When you file bankruptcy, the court will issue an automatic stay. According to Cornell Law School, this is a hold that goes in place to prevent creditors from trying to collect debts from you.

The automatic stay helps to keep your case organized because it stops almost all actions, leaving the court with a clear, unchanging picture of your financial situation. It also prevents the loss of assets that the court may use to help repay your debts.

Stops almost all collection

The stay will prevent creditors from contacting you about debts or trying to collect on debts. It stops and court cases against you for unpaid debts. It prevents creditors from acting in any way to try to recover payment from you, including foreclosure or repossession. No creditor can file any new court case against you. It suspends all activity to ensure nothing occurs until the bankruptcy court decides your case.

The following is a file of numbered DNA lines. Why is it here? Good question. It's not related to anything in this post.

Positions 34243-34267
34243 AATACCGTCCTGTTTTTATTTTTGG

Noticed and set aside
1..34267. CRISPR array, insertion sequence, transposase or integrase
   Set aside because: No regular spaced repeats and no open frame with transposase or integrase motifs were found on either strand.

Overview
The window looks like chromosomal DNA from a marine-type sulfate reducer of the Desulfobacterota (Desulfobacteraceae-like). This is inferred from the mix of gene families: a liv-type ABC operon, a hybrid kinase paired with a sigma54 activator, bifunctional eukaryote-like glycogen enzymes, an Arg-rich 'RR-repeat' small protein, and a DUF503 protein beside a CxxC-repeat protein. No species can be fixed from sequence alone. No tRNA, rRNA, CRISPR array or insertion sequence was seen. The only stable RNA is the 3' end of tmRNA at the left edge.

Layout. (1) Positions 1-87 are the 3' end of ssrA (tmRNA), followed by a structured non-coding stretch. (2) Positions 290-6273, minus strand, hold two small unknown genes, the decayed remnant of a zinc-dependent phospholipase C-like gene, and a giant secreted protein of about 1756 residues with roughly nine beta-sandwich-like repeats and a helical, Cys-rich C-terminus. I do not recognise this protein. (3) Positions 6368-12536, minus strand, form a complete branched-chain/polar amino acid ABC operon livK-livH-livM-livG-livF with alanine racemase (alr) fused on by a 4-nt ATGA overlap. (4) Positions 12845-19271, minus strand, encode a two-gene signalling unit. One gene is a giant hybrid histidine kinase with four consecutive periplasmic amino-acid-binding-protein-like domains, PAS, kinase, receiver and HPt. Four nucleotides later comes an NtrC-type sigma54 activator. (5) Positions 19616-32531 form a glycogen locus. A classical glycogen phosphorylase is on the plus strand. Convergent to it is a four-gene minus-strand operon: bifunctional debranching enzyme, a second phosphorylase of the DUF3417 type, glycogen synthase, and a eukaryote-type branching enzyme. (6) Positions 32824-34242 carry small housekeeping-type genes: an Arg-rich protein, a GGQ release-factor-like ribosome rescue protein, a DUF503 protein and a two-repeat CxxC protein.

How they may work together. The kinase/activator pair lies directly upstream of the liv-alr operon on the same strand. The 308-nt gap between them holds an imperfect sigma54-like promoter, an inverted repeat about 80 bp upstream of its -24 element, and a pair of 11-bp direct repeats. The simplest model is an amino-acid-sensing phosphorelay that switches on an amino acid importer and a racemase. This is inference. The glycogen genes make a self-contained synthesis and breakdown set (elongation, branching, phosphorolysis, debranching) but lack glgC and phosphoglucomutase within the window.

Exemptions

There are exemptions to the automatic stay, which largely includes those things that bankruptcy will not affect. For example, if you owe child support and do not pay it, the agency can still work to collect it and even take you to court for it. The same is true for any spousal support orders you have. Some tax collection may also still proceed.

If you file for bankruptcy during your divorce, it may put your divorce on hold if the bankruptcy court believes the division of property could impact your bankruptcy case. If you have already completed that part of y our divorce, then it may continue under the stay.